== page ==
Patent infringement suit against Apple's FaceTime, dismissed in 2015, returns to the courtroom

The other day we told you that the company forcing Apple to fight a possible product ban in China is no longer an operating company. According to the Wall Street Journal, Baili and its parent company Digione "barely exist." The suit claims that the Apple iPhone 6 and Apple iPhone 6 Plus violate design patents used for the Baili 100C smartphone which is no longer in production.

On Friday, Apple was the subject of another patent suit brought by a non-operating company. Filed in the Northern California District Court, the suit was brought by Straight Path Corporation, a division of Straight Path Communications. It claims that Apple's FaceTime front-facing camera and video chatting system infringes on five patents; the patents were once owned by NetSpeak Corporation for a product called WebPhone. The five patents, U.S. Patent Nos. 6,009,469, 6,108,704, 6,131,121, 6,701,365 and 7,149,208, have already cleared USPTO re-examination following challenges to their validity. Straight Path seeks unspecified damages for the infringement of the five patents, reimbursement of legal fees, and any other relief that the court deems to be fair.

The patents help two devices link with each other on a network that neither device is permanently connected to. For example, the user of phone 1 opens a VoIP app to make a call to phone 2. When the app is open, it broadcasts the IP address to a server which notes the information and says the first user is online. Using the same method, the server determines if the second user is online. If it is determined that the second user is indeed online, the server sends its IP address to the first user. The latter initiates a request to communicate. When one of the parties logs off, the database is updated to include the latest status.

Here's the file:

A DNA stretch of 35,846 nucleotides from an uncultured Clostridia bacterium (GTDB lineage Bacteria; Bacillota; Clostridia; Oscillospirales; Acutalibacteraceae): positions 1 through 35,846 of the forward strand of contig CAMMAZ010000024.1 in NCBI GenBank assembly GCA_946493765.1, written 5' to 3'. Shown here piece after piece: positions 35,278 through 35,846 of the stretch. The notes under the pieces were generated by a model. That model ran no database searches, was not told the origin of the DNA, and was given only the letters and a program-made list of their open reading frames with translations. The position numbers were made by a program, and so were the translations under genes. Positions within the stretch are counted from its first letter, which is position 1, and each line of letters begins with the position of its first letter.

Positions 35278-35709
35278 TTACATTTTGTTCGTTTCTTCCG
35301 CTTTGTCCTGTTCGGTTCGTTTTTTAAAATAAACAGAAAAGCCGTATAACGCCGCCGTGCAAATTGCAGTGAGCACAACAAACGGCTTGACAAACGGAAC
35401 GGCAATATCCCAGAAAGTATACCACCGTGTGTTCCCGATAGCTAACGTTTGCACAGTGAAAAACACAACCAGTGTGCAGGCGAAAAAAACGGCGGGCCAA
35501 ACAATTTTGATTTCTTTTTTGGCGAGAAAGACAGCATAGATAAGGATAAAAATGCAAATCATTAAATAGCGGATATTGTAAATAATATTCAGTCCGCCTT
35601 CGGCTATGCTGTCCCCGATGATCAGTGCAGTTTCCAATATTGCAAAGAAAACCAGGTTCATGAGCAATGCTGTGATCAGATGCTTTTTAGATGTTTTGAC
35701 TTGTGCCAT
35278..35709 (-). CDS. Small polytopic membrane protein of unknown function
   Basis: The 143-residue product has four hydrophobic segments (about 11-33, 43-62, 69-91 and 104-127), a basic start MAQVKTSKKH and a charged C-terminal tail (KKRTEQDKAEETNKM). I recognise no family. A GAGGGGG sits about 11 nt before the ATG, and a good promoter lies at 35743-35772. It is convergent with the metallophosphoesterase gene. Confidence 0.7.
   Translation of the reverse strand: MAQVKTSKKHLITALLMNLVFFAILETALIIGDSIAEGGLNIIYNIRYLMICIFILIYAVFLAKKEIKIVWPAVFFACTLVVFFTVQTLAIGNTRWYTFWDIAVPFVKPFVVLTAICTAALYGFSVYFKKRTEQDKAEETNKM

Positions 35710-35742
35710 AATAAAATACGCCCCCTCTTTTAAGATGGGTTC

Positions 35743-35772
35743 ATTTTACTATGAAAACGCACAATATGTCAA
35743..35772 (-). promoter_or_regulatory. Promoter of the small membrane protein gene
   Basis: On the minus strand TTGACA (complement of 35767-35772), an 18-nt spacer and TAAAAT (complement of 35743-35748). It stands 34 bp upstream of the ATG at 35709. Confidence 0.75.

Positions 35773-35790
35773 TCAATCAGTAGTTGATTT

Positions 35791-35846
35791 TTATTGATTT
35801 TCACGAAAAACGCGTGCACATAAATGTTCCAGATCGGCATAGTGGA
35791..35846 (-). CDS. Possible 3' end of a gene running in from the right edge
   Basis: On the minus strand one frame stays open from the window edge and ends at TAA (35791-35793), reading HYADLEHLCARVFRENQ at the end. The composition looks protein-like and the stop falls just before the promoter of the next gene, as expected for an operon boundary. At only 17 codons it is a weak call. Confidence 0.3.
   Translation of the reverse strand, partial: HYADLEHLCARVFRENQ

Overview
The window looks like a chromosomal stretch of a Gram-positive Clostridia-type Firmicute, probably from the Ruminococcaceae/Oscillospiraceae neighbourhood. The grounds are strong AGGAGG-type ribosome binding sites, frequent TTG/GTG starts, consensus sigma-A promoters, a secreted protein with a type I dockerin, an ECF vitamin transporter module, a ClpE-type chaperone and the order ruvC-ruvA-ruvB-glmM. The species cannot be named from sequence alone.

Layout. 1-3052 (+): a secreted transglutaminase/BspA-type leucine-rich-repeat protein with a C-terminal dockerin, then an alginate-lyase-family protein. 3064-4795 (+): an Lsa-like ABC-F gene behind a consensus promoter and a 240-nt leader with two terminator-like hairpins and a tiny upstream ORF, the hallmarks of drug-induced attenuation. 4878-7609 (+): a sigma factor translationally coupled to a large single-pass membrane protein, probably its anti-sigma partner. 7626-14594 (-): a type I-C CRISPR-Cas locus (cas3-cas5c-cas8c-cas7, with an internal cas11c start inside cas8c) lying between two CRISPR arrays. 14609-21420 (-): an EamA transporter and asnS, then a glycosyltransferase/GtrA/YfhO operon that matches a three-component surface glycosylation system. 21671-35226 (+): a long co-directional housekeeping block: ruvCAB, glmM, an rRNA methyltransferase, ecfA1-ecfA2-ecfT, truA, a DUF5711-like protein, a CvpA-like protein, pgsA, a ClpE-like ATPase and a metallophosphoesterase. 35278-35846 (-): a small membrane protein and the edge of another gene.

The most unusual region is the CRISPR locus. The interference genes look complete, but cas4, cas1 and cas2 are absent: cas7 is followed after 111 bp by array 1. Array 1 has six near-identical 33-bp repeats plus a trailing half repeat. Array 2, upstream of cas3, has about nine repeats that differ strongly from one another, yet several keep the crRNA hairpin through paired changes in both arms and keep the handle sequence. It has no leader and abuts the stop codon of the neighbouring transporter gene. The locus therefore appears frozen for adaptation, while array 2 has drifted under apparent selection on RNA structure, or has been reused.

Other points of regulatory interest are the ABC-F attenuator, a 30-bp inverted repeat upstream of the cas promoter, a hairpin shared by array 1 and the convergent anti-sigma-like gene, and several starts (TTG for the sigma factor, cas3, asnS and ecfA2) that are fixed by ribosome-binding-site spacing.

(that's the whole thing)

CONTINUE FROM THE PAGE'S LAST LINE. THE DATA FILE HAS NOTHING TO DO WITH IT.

Apple allegedly infringes on the Straight Path patents when users' IP addresses are tracked by Apple Push Network services and Session Initiation Protocol (SIP) technology. Additionally, FaceTime's hardware integration with devices like the iPhone, iPad, iPod touch and the Mac are said to infringe on technology employed 20-years ago on the WebPhone. This exact case was first filed in 2014, and was dismissed without prejudice in 2015, meaning that the case could be re-filed.

   Straight Path Complaint by Mikey Campbell

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source: Scribd via AppleInsider

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